If you make something easy to break, it gets broken. This is self-evident. It’s why poorly made toys break more often and poorly made clothes shrink, tear and wear out more easily. The principle applies in the business world, too. Why do you think cell phone companies make it so hard and costly for you to break your cell phone contract? Because the harder it is to do, the fewer cell phone customers will do it.
Why, then, as a society, have we decided to make marriage, one of our most fundamental structures, so easy to break through no-fault divorce?
First, some background. The concept of no-fault divorce originated in the 1960s with a group of California lawyers who were tired of the bitterness of the combative divorce process.
Legislatures considering bills that dramatically shifted their marriage policies treated the issue as a “routine policy refinement, rather than controversial social reform.” As Maggie Gallagher puts it: “It was not an anguished public, chained by marriage vows, that demanded divorce as a right. The revolution was made by the determined whine of lawyers, judges, psychiatrists, marriage counselors, academics, and goo-goo-eyed reformers who objected to, of all things, the amount of hypocrisy contained in the law.” Thus, “[i]n a single generation, marriage ha[d] been demoted from a covenant, to a contract, to a private wish in which caveat emptor is the prevailing legal rule.”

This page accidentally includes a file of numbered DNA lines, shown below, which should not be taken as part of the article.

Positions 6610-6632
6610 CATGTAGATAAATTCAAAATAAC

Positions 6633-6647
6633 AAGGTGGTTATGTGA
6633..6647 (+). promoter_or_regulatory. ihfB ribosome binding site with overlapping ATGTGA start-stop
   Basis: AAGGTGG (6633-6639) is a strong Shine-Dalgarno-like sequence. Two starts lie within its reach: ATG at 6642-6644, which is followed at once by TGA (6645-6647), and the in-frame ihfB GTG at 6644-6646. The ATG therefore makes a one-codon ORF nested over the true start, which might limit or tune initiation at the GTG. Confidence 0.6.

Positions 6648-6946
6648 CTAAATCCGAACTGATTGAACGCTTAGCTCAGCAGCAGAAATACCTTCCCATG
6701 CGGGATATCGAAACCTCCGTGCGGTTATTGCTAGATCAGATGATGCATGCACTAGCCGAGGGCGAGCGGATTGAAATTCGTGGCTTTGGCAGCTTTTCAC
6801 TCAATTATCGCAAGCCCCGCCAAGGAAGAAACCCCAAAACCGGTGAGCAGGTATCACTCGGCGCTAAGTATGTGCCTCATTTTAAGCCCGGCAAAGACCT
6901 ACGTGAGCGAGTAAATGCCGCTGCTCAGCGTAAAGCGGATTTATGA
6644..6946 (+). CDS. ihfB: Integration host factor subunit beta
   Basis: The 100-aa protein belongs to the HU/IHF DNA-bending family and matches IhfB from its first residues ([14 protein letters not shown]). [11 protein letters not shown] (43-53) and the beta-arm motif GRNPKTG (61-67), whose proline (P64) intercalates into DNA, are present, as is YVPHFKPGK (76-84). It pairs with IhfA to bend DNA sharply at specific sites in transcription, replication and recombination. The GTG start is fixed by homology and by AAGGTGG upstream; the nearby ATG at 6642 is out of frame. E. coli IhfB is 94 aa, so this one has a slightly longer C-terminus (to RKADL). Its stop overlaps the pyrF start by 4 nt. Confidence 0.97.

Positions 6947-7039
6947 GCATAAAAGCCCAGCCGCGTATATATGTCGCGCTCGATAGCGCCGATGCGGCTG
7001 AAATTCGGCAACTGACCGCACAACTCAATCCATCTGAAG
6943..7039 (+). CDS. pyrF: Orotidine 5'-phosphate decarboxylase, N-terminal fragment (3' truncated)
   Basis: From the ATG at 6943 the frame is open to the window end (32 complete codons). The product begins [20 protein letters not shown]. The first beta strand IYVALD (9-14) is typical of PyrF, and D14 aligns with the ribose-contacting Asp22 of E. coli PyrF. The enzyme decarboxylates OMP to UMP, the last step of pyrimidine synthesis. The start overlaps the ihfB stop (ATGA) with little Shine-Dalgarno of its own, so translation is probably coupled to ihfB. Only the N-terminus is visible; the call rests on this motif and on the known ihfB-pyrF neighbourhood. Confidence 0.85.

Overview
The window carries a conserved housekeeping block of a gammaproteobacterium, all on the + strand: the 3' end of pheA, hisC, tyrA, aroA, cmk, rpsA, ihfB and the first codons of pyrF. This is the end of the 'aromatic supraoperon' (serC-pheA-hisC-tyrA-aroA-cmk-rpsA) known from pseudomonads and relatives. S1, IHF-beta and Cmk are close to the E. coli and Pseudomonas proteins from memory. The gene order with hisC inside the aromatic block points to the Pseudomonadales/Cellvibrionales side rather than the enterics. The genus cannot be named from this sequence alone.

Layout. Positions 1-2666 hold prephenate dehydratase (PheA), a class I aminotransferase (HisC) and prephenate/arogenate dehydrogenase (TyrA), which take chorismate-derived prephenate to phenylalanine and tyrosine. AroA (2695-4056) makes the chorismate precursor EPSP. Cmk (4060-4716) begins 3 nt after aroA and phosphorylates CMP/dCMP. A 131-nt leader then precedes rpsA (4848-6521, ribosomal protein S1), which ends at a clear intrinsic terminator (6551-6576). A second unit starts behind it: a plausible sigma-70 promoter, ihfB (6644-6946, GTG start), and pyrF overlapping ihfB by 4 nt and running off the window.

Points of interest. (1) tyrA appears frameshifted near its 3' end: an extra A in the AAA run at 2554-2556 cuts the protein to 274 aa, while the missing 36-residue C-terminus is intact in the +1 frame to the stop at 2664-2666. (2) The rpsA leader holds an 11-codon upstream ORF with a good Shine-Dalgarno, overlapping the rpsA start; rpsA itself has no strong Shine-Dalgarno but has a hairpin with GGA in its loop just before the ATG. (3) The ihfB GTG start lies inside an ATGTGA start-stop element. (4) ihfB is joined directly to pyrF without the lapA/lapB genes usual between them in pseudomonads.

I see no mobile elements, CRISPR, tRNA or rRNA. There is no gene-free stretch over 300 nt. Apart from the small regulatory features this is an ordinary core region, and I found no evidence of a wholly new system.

Utah, unfortunately, is no exception to the general trend toward weakening the legal status of marriage. The no-fault revolution came to Utah in 1987. It appears that, as with most other states, this dramatic abandonment of the longstanding norms of marriage policy prompted little comment or controversy. Today, it would take only a cursory call to an attorney to learn that Utah courts now only need “irreconcilable differences” as reason to divorce. No other grounds are necessary.
The results are stunning. From 1960 to 2011, the number of divorces per 1,000 married women increased 127 percent. At the same time, the number of new marriages per 1,000 unmarried women over 15 fell 123 percent. So, when marriage is easy to break, it is broken more often and is quickly seen as unnecessary to have and unnecessary to venerate. Society soon believes marriage is not special; it can mean whatever two consenting adults want it to mean and they can make it or break it as they will.
The consequences, especially for children of divorce, are heartbreaking. Marriage does matter, folks. Children with divorced parents face:
- A 10-15 percent higher rate of delinquency
- A significantly higher likelihood of using drugs, alcohol, and tobacco
- A 70 percent greater likelihood of expulsion or suspension from school
- A doubling of the risk of psychological problems and higher risk of depression and other mental illnesses
- Increased risk of physical harm from adult guardians
- And higher rates of poverty
Remember, if you make something easy to break, people will break it. And when a marriage is torn apart, you, me, our children, and our very society is ripped to shreds.
For Sutherland Institute, I’m Paul Mero. Thanks for listening.
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